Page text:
Worry as those with non-communicable diseases not seeking treatment

Patients with uncontrolled non-communicable diseases may need emergency treatment. (Bernama pic)

PETALING JAYA: Experts have voiced concern over a dip in the number of people seeking treatment for non-communicable diseases (NCDs) at hospitals amid the Covid-19 pandemic.

Dr Christopher Lee, an infectious disease consultant and a former deputy director-general of health, said there was a worry that people with NCDs may not be taking care of their health or seeking treatment during the movement control order (MCO) period for fear of Covid-19.

NCDs mainly refer to cardiovascular diseases, cancers, chronic respiratory diseases and diabetes.

Lee expected many patients with NCDs to be admitted into emergency departments in the near future, ”with their symptoms way out of control”, once the MCO is relaxed.

Dr Christopher Lee

”I think we need to prepare for that,” he told a discussion updating the clinical aspects of the Covid-19 pandemic, organised by the health ministry.

Dr Ng Chiu Wan, a professor of public health with Universiti Malaya’s Department of Social and Preventive Medicine, said official figures showed that most of the healthcare resources were currently being prioritised for Covid-19 care.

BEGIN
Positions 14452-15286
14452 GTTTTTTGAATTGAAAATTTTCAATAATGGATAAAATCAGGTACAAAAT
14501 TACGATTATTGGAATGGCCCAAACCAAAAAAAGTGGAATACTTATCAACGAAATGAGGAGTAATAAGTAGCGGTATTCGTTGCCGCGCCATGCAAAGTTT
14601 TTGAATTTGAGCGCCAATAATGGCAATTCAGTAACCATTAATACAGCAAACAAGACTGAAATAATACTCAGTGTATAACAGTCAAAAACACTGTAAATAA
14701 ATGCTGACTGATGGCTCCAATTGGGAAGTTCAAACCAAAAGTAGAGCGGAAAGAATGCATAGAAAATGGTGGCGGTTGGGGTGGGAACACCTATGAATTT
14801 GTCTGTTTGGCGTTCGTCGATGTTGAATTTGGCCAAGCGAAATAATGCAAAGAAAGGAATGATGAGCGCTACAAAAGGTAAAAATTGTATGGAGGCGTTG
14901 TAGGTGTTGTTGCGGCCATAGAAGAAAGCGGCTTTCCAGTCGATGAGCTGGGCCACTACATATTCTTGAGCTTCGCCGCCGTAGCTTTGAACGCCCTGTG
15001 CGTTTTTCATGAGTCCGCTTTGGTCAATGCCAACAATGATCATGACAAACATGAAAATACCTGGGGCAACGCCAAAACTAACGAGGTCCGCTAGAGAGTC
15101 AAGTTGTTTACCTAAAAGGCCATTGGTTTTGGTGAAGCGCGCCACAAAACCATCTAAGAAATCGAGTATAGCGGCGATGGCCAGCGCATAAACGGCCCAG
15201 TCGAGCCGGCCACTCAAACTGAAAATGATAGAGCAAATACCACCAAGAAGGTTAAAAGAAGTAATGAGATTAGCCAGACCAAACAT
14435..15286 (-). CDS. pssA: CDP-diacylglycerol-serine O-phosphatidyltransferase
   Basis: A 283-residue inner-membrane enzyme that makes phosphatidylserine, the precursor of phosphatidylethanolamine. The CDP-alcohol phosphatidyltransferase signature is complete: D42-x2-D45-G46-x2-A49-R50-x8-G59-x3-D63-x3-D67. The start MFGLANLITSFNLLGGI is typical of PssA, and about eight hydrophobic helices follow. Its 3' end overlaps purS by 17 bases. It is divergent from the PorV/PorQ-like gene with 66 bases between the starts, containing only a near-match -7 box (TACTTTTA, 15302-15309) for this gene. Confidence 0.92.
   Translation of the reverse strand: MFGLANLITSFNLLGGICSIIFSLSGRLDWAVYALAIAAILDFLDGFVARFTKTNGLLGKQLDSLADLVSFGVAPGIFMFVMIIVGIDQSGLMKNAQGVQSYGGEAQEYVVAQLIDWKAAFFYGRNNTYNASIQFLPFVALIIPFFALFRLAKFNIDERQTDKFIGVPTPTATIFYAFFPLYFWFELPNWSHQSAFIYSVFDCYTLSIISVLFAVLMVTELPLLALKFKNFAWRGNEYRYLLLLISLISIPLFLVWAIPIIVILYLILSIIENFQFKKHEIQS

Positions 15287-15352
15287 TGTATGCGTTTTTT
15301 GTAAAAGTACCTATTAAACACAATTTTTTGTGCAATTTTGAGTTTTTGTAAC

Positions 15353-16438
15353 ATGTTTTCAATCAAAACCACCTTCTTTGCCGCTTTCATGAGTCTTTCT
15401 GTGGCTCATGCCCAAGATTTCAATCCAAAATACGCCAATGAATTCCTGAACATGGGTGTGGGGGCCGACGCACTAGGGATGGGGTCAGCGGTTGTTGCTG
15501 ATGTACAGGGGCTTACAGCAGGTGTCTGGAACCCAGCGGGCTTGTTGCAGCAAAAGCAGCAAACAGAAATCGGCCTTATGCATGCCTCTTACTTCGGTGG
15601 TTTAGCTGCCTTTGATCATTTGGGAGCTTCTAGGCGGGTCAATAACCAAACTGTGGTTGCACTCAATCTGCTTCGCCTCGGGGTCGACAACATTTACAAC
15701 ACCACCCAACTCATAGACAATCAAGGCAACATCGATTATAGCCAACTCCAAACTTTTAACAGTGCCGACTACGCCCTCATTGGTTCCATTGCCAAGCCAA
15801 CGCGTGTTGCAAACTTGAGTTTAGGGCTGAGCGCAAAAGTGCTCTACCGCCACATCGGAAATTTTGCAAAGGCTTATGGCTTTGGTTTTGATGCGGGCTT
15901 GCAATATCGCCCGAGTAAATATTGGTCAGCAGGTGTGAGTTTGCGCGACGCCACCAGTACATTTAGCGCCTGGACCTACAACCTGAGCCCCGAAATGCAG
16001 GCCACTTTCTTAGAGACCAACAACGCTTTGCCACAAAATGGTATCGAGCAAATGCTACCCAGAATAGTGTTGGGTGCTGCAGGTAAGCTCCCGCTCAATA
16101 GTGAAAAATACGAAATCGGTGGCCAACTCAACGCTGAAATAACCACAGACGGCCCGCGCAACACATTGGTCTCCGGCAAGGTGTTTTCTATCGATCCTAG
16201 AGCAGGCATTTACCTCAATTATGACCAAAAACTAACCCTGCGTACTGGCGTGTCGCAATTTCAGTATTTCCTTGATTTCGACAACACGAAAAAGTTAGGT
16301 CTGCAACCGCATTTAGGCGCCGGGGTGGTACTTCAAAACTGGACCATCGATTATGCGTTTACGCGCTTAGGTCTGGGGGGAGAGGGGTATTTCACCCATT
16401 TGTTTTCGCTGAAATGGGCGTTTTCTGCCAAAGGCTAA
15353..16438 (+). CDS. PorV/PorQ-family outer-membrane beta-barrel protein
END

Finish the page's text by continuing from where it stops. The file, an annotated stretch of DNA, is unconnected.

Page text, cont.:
She said about RM1 billion is currently being invested in the prevention and treatment of the disease.

“A lot of appointments have been postponed. Elective surgical procedures and tests have also been postponed.”

She also said it was possible the MCO may have reduced access to care for many patients, especially those with NCDs.

Dr Mahathar Abd Wahab, a consultant emergency physician and the head of the Emergency and Trauma Department at Hospital Kuala Lumpur, said there was a drop in the number of cases being admitted at the department since the start of the MCO.

He said usually 600 to 800 cases would be treated at the department every day.

“The number dropped by half to about 300 people a day during the MCO.”

Meanwhile, he also said it was important to establish a “new normal” in emergency departments and also other departments in hospitals in light of the pandemic, which would change how the staff managed and treated patients.

This would include permanently using personal protective equipment (PPE) and also changing the type of examination methods being utilised.

“We have to get away from the conventional method in managing patients. We have to use tools to minimise the risk of exposure to Covid-19, for both patients and healthcare workers.”

As an example, he spoke of using more ultrasound devices to diagnose patients, replacing more common methods such as X-rays.

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